Sunday, 17 March 2013

Is Perfectionism Stifling Your Life?

So is perfectionism stifling your life?  That might sound like a strange question because we have all been brought up to do our best and be the best person we can, right?  But there is actually a world of difference between doing the best you can and trying to be perfect. Doing the best you can means that you accept yourself for who you are; that you know that you have flaws, that you can make mistakes and get it wrong.  It means that you start projects, have life experiences and enjoy relationships that are ‘good enough’. Trying to be perfect generally means that you are trying to control every little detail of your life and will not start living it until you have achieved whatever level of faultless transcendence that you are currently shooting for.

Relax as the sun goes down
Relax as the sun goes down

The trouble is that real life is messy.  To enter into it completely and enjoy all aspects of it, we need to give up any need to control it and shape it into our idea of perfection. As soon as we start seeking perfection we suck the life and joy out of whatever it is we are trying to do and achieve. If only I can turn in a report at work that is flawless in every way, then I can be happy and start appreciating myself we think.  Or if only I can work on my body and face until it is thin enough, pretty enough, toned enough or whatever enough, then I can start being happy and appreciating myself.  If only I could meet that one romantic partner who is perfect for me in every single way, then I can start being happy and appreciating myself. We tend to bring this kind of perfectionist thinking into every area of our lives, whether it is our home, our kids, our career, our love lives, our hobbies or the way we look and then wonder why we are so exhausted and dispirited all the time.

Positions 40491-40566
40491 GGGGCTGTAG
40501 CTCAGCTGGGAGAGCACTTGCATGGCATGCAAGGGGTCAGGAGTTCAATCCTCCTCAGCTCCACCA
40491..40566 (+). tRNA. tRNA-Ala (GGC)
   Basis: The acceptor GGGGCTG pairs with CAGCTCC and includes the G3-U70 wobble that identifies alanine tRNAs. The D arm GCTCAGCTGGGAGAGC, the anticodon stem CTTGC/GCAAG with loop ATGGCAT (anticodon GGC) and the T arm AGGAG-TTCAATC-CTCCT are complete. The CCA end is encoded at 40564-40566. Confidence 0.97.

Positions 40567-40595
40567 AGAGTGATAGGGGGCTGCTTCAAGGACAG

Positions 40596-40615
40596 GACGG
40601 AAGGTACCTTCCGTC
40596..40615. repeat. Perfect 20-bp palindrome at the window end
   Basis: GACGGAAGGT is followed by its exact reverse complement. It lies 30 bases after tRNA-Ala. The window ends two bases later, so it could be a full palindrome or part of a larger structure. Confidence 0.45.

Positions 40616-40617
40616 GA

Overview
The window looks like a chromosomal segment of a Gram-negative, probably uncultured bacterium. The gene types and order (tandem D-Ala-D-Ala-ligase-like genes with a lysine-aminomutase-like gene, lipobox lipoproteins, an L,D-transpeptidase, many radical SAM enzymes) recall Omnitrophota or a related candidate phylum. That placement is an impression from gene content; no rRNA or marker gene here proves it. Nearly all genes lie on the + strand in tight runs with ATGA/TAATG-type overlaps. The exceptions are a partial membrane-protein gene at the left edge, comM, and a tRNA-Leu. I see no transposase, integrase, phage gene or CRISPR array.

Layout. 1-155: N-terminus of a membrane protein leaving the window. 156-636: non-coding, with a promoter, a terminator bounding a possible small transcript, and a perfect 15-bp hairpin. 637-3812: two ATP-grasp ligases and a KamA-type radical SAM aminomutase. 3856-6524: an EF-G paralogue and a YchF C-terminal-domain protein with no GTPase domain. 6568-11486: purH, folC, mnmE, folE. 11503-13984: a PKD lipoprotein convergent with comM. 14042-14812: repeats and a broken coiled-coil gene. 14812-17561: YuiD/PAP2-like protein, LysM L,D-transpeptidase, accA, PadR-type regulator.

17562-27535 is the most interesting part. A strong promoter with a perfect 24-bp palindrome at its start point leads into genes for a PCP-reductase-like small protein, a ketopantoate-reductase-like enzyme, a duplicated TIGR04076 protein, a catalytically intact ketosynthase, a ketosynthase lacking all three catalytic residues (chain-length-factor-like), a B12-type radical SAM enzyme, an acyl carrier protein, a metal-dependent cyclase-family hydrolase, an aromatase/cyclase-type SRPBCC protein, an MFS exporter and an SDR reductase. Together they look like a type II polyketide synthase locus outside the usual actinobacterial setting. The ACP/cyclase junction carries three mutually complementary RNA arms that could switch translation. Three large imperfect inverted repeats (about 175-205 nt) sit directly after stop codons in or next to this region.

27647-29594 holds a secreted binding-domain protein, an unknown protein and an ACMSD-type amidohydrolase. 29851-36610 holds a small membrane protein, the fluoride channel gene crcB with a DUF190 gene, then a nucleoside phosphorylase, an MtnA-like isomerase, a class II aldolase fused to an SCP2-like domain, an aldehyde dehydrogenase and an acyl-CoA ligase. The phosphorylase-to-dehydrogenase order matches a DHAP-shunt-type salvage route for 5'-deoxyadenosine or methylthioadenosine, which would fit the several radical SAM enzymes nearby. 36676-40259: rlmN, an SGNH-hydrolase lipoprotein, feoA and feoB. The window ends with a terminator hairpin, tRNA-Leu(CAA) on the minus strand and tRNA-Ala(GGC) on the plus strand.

Trying to be perfect is so tiring because we are continually setting ourselves up for disappointment.  It is a goal that can never be achieved, so will always be that thing that is just over the horizon, just out of view and it is too easy to burn yourself out chasing this elusive chimera.  For the truth is that there is no such thing as perfection and that we all have different ideas on what perfection is any way. In a way we are all putting the cart before the horse.  We say that we will be happy and content when things are perfect, when we get it all done to our own impossibly high standards or when the miracle happens.  But the truth is that we need to learn to be happy now.  To be happy and content with what we are and what we have, knowing that we can make the most of each and every precious day because we are optimistic, vibrant, relaxed and confident.  It means having trust in yourself; trusting that you have the skills, knowledge, experience and wisdom to navigate your way successfully through your world.

For some reason, we tend to look at what happens in our lives and fixate on the mistakes, the things that have gone badly or weren’t the way we wanted them to be.  Many more things went well and we succeeded, but we tune this fact out as irrelevant.  So why are we so keen to be responsible for the bad things that happen in our lives and take no responsibility at all for creating all the wonderful things we have and enjoy? We shrug off the good things that happen as luck, happenstance or just take them for granted and go back to beating ourselves up for all the small mistakes, perceived flaws and petty misdemeanours that we have accused, tried and convicted ourselves of.